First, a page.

The San Francisco Maritime National Historic Park contains a superb example of streamline moderne architecture ... The park's centerpiece is the bathhouse, a gleaming white moored ocean liner. Now the Maritime Museum building, the four-story reinforced-concrete structure designed by the William Moosers, Sr. and Jr., is banked into the slope of land as it gradually descends into the bay. The main entrance is on the second floor at the foot of Polk Street. An oval plan, recessed upper stories, porthole windows, tubular steel railings, air vents shaped like ship's funnels, and historic white color add to the building's illusion as an ocean liner. The nautical theme is carried out in the interiors by murals, statues, and other artwork by artists Hilaire Hiler, Sargent Johnson, RIchard Ayer, John Glut, and Benjamin Bufano. The artwork is significant for its surreal and abstract forms not commonly found in WPA projects (46-47).
This is not cutting edge architecture theory. Nor is Kaiser's book a radical re-versioning of history. On the other hand, it is a thoughtful, remarkable collection that brings to light works which would otherwise be overlooked in the history of the American built environment.

Monday, April 21, 2008

Suck (or Vacuuming as Military Intelligence)

Buying a piece of intelligence in Carroll Reed's Our Man in Havana (1959). L to R: Alec Guinness as Wormold, Noel Coward as Hawthorne (Source: DVD Beaver)

I am a huge, unabashed fan of Graham Greene's Our Man in Havana (1958). But I would even say that I am bigger, more unabashed fan of Carroll Reed's subsequent film version from 1959. The story is the same: Wormold, a vacuum cleaner salesman in pre-Castro Cuba, is mistaken for a British intelligence operative. He opts for the MI-6 paycheck, the only caveat being that he has to provide other Field Agents with intelligence.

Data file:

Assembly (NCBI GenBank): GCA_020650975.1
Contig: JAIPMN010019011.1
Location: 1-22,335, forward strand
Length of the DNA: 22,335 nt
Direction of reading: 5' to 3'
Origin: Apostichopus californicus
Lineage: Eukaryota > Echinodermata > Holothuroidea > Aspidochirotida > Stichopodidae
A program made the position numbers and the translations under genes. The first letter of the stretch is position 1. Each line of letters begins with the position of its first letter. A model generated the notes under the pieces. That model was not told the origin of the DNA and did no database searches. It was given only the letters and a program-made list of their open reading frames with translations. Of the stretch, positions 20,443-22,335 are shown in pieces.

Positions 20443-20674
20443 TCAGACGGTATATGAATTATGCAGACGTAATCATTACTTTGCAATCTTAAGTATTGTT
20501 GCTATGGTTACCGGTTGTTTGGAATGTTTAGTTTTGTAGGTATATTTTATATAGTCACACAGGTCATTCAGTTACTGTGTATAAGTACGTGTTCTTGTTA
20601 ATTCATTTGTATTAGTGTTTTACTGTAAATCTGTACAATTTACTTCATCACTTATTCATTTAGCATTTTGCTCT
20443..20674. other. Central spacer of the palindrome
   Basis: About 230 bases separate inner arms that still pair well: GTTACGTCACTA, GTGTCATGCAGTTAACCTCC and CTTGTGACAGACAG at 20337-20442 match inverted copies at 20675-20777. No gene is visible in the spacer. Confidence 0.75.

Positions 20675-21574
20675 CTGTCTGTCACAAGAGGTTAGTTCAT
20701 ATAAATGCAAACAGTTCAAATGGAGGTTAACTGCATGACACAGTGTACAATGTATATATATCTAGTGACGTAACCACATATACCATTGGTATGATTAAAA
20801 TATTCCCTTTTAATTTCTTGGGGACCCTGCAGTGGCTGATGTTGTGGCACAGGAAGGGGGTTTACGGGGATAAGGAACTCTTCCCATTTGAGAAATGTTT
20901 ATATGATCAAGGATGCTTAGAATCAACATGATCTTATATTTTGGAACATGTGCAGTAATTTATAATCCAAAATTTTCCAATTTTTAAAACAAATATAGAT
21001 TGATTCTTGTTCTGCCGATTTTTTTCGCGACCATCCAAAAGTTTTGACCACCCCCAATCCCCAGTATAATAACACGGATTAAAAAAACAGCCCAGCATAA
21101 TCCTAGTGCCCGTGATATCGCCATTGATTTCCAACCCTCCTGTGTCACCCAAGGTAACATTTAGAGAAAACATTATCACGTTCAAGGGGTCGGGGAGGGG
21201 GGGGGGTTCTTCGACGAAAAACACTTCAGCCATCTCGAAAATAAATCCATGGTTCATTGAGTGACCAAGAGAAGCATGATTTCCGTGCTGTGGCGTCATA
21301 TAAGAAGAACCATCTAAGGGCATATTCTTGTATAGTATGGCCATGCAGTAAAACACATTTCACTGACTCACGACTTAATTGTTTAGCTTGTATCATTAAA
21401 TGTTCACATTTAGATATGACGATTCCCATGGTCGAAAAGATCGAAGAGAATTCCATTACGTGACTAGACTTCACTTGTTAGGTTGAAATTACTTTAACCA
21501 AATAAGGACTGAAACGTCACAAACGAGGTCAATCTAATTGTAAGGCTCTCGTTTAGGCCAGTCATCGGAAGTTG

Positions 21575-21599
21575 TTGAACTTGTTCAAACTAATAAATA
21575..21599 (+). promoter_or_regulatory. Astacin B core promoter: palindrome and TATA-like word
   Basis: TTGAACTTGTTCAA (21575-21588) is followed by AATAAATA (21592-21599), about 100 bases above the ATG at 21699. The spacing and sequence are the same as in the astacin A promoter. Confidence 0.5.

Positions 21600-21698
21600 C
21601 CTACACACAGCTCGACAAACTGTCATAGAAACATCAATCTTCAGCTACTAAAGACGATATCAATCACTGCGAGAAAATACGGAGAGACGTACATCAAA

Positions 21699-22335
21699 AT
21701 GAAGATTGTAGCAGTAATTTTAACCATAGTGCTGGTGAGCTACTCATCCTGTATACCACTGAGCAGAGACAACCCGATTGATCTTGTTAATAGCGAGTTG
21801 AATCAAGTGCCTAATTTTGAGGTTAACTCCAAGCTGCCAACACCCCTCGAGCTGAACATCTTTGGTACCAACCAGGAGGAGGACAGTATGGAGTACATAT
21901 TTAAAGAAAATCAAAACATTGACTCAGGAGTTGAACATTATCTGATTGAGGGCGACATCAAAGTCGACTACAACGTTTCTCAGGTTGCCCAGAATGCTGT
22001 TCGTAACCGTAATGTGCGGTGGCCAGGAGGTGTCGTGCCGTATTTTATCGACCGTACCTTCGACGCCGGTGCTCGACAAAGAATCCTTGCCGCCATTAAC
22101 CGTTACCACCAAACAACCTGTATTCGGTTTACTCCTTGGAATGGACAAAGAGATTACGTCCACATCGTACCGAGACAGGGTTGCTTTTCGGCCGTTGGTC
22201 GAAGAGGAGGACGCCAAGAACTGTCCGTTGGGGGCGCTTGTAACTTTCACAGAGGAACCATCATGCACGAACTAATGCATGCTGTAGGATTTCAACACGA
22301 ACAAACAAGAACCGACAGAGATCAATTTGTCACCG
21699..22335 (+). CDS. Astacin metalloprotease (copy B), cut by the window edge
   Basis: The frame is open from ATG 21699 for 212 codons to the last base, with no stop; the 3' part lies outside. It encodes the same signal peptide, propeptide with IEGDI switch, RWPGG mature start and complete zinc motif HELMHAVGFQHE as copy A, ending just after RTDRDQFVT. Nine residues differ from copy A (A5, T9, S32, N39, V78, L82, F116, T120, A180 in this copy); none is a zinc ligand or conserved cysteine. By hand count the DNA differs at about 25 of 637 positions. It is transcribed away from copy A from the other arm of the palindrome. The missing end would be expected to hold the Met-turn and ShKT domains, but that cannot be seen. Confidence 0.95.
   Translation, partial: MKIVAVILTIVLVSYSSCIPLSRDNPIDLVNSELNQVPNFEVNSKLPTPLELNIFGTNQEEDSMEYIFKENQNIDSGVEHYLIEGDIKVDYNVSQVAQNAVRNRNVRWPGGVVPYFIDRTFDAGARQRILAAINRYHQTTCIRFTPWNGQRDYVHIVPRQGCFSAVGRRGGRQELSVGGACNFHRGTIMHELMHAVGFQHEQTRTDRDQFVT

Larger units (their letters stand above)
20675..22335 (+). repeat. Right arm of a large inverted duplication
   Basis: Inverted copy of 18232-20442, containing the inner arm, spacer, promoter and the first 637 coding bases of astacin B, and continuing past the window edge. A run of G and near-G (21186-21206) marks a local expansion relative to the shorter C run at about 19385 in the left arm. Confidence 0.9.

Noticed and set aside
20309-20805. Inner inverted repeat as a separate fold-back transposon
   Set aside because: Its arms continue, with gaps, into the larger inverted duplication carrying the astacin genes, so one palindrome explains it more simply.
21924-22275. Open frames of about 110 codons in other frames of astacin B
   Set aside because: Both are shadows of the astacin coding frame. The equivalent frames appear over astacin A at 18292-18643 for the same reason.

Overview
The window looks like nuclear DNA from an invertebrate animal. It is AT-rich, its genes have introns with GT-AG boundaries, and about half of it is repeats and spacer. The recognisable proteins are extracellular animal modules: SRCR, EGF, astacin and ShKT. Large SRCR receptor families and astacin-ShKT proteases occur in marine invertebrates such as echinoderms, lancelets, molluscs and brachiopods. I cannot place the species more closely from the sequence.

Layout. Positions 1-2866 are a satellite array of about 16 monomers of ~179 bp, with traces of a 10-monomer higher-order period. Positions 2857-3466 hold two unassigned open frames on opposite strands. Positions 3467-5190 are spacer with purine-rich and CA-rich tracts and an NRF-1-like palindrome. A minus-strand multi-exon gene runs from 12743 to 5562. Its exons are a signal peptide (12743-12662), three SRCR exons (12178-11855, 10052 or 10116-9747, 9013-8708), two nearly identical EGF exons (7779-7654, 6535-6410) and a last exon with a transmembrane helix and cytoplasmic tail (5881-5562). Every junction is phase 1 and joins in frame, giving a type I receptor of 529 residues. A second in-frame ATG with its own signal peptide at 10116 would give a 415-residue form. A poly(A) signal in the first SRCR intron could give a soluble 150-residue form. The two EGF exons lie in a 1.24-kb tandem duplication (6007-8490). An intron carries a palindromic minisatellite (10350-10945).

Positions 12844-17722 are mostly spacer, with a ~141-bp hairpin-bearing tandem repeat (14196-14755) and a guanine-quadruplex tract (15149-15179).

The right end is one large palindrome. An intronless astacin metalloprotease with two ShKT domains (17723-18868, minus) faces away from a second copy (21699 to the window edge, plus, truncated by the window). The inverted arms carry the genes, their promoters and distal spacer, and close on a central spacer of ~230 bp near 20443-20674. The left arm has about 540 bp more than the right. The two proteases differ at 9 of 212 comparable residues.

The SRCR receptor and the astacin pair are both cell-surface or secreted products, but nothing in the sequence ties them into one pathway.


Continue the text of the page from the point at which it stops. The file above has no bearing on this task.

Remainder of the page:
Poster for Reed's Our Man in Havana (1959)

As one of Greene's "entertainments", Our Man in Havana certainly is not lacking in its comic moments. Although it is not quite as funny as the stitch-inducing Travels With My Aunt, Reed's film version makes up for this through its brilliant casting. As the delicate, phlegmatic Wormold, Alec Guinness plays the part brilliantly, echoing the brilliant charm of his Ealing comedies as well as The Horse's Mouth. Noel Coward gives Field Station Chief Hawthorne a necessary and comic taciturn flair. Burl Ives' tragic and teutonic Hasselbacher becomes the film 's urgent, humanistic center.